Feb 2009 Journal

Letters to the Editor

‘Underpaid, Underfed and Overworked’?

How disappointed I was to read your article ‘Underpaid, Underfed and Overworked’ - showing, however, a picture of a smiling ‘drudge’ Jewish domestic refugee doing the kind of work any housewife does in her own home.

Let us please remember that those left behind in Germany or any other Nazi-occupied country were starved, tortured and eventually murdered. We were allowed to enter this amazing country - now our England – and spared the horror of the death camps, which made the complaints in your article not worthy of the AJR Journal.

I worked as a domestic servant as a very young Jewish refugee in Bournemouth. While I was not the happiest domestic, my thoughts were filled with fear for my dearest parents, who were not able to escape. Sad to say, unhappiness and loneliness were completely ignored by the English Jewish residents of Bournemouth. Was there a synagogue in Bournemouth? We never knew of it or of any Jewish family. I think we were an embarrassment to them.
 

Ruth Lansley, Isle of Wight

‘Underpaid, Underfed and Overworked’?

Your article was so apt. One further example among so many. My aunt Elsie, my mother’s sister and the only survivor of her family, was relieved to come down from Harrogate after toiling hard in domestic service. She worked there for an important official, probably the mayor. The moment she arrived in London she worked in a factory, run by Jews, making uniforms. No picnic either and only a short lunch break. Money was still short but she had her furnished room, which she later shared with a lady friend.

Although I came over on a Kindertransport, the death of our caring saviour forced me into domestic service at the age of 16. My salary was 16 shillings a week. I shared the room with the pleasant Viennese cook. She and her husband were employed as a couple, but then he was interned and replaced by me!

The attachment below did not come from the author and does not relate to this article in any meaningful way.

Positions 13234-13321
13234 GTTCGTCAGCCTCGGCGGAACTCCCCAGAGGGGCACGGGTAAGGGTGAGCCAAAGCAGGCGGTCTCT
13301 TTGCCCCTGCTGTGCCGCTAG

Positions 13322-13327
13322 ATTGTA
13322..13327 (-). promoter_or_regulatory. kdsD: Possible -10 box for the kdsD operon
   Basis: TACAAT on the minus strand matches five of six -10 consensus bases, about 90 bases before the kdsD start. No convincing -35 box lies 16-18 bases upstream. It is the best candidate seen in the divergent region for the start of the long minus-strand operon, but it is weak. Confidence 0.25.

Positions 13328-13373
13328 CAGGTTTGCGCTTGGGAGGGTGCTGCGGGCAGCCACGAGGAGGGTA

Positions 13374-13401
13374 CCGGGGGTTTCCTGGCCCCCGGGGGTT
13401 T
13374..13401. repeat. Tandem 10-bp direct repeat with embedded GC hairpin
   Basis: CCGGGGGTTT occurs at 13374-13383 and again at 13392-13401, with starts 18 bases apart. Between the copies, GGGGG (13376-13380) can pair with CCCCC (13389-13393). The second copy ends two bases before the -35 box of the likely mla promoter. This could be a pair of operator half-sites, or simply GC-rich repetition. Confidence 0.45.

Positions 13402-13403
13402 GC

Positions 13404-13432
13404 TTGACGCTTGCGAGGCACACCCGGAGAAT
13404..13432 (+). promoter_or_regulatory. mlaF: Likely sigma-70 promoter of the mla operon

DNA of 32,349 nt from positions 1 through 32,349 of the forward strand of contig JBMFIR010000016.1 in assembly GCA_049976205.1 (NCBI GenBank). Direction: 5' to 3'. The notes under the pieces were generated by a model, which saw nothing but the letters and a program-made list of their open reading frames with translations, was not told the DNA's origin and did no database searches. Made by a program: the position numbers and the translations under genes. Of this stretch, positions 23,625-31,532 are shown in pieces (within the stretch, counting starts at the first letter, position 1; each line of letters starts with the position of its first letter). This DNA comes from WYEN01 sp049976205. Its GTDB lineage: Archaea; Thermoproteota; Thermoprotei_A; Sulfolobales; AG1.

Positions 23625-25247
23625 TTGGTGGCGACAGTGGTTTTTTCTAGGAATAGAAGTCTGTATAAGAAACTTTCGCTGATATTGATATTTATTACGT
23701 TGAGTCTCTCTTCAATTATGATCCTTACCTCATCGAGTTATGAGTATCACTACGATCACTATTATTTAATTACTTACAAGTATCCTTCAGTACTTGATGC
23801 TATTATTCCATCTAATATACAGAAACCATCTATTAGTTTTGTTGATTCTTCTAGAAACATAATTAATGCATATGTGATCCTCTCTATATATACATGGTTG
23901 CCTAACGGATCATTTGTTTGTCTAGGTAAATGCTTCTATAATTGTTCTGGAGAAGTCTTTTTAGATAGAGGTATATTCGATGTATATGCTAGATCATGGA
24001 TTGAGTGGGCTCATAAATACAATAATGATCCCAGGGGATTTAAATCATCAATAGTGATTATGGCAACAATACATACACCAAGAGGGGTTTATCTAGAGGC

Unfortunately my employer had a drinking problem. His behaviour was most erratic – frightening for a young girl. One day I was accused of stealing cheese. So my employment there ceased. However, I was still in domestic service with a refugee family. Once I was 18 I joined the ATS. My younger sisters were exploited in unregistered children’s homes. Aged 13 to 14, they had to work long hours and sleep in the room with all the children.

There was no help. Finding out that we had left behind a total void and that most of those close to us had perished was still to come ….
 


 

Laura Selo, London NW11

Why was it so awful for the refugee domestics to have had to empty chamber pots? Those of us who became nurses had to carry out far more unpleasant tasks.

 

Annette Saville, London NW4

Sir – I was most upset by the view taken of refugees overworked and underpaid in their domestic work places. I came from a middle-class household in Berlin to Britain in October 1939. My middle sister too. She worked for a doctor before being interned on the Isle of Man and I was employed in a refugee children’s home.

We did the work we were given and we were grateful for it. Without which, we would have been condemned to slave labour along with our elder sister or to the gas chambers along with many more from our family. It is a dreadful thing to accuse the country which saved me, and so many, by taking us in during our desperate time of need. Certainly, some refugees must have had an unhappy experience – but please don’t overshadow the gratitude that the vast majority of refugees must, like me, feel towards a country and its people which had no responsibility towards us, apart from a humanitarian one.
 

Margot Allan (née Brauer), New Malden, Surrey